Fact Sheet: Loneliness and Older Adults
April 23, 2018
The UnLonely Project promotes individual and community connections through the arts. This fact sheet summarizes research on how loneliness affects older adults.
Social isolation and loneliness are public health issues that affect more than one-third of adults, with seniors most at risk for depression, substance abuse, and suicide triggered by feelings of isolation. Health risks associated with loneliness and social isolation are comparable to the dangers of smoking and obesity, increasing mortality risk by up to 30%. Given the links between loneliness and health status, there is a need for increased awareness among both the public and healthcare providers that loneliness is a condition that, like chronic pain, can afflict almost anyone, according to a 2015 study.
- Loneliness is a significant predictor of poor health. In a 2010 AARP Research survey of adults age 45 and older, among respondents who rated their health as “excellent,” only 25% were likely to be lonely, compared to 55% for those who rated their health as “poor.”
- Loneliness is a common source of distress, suffering, and impaired quality of life for adults older than 60, and is a predictor of functional decline and death, according to a 2012 study.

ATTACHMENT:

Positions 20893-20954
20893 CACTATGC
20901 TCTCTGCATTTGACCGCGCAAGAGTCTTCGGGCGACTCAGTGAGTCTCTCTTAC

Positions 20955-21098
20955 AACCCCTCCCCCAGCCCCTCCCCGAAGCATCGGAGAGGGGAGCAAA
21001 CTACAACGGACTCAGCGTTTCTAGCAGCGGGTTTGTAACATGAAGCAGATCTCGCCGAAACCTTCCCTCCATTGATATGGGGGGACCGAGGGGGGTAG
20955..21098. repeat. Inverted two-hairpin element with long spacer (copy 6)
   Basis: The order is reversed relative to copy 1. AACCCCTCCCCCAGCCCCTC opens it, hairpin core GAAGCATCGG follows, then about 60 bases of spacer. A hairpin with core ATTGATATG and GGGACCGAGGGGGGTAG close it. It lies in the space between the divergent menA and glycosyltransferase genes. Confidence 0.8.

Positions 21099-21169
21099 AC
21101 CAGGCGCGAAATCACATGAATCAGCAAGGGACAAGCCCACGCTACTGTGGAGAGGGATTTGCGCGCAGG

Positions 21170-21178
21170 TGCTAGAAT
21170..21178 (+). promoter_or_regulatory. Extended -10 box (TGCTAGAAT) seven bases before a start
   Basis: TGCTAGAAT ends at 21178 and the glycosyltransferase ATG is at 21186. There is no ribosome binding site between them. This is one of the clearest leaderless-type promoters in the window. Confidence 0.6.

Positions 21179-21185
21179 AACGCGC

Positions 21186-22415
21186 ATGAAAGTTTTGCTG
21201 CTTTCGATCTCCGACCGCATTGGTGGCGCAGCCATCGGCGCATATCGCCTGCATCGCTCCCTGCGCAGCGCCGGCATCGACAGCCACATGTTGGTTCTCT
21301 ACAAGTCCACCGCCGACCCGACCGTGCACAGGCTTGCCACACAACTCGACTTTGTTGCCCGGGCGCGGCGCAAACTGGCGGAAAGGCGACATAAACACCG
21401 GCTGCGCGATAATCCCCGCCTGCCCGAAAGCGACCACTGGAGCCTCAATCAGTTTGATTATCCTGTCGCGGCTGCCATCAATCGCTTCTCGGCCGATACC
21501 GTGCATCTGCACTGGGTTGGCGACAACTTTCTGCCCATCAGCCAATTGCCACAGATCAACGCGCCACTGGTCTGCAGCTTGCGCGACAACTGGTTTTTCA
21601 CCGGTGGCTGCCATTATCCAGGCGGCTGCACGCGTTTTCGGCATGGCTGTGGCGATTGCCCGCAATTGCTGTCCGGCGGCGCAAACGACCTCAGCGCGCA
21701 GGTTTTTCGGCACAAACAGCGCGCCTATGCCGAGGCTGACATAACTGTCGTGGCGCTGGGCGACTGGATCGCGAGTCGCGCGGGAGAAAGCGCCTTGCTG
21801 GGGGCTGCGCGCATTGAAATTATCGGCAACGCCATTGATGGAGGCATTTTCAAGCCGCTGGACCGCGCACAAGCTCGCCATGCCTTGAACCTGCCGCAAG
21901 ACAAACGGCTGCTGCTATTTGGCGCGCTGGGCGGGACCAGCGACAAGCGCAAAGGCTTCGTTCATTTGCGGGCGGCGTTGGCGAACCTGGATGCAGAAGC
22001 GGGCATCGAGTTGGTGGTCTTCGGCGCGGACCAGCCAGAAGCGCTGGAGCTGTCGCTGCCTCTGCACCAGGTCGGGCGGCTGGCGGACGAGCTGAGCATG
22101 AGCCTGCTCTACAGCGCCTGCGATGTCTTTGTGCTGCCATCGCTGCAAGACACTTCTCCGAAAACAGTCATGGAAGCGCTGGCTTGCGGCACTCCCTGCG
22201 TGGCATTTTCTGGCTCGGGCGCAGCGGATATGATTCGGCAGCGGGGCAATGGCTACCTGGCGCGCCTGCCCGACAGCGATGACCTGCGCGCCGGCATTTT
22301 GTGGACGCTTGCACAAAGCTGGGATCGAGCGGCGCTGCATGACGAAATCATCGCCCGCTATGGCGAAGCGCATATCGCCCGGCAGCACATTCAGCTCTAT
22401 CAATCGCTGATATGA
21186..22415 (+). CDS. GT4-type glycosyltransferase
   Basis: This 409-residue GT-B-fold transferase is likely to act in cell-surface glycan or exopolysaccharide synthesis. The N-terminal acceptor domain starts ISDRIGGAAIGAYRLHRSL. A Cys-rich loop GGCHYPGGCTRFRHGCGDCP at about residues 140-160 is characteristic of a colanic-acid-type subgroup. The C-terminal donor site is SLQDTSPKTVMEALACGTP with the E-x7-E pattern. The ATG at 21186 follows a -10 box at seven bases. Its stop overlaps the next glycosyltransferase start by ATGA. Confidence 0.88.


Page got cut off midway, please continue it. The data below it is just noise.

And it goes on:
- Some 19% of older adults report feeling lonely fairly frequently, according to a study on social connectedness based on data from the National Social Life Health and Aging Project. Relative to others, lonely adults tend to have lower incomes; are less likely to be married; live alone; and have poorer self-rated health, more physical limitations in carrying out daily activities, and fewer friends. They also socialize, volunteer, and participate in organized groups less frequently.
- According to an AARP initiative, causes of social isolation include poor physical and mental health, poorly designed communities, and major life events such as loss of friends or a partner. Risk factors include lack of transportation, mobility impairment, untreated hearing loss, and limited opportunity to engage with others.
- Health outcomes in older adults may be improved by promoting social engagement and helping seniors maintain interpersonal relationships, according to a 2012 study.
- Many older adults suffer from frequent feelings of loneliness, but others are relatively unscathed by loneliness, according to a 2017 study. Factors that combat loneliness are a support network of friends and family and improving physical problems that limit independence and the ability to get out and about.
- Jane E. Brody, “The Surprising Effects of Loneliness on Health,” Dec. 11, 2017, New York Times
- Paula Span, “Loneliness Can Be Deadly for Elders; Friends Are the Antidote,” Dec. 30, 2016, New York Times
- Judith Graham, “How Older Adults Can Recover from Loneliness,” May 18, 2017, Kaiser Health News
- Jennifer Latson, “A Cure for Disconnection,” Psychology Today, March 7, 2018
For more information: artandhealing.org/unlonely-overview/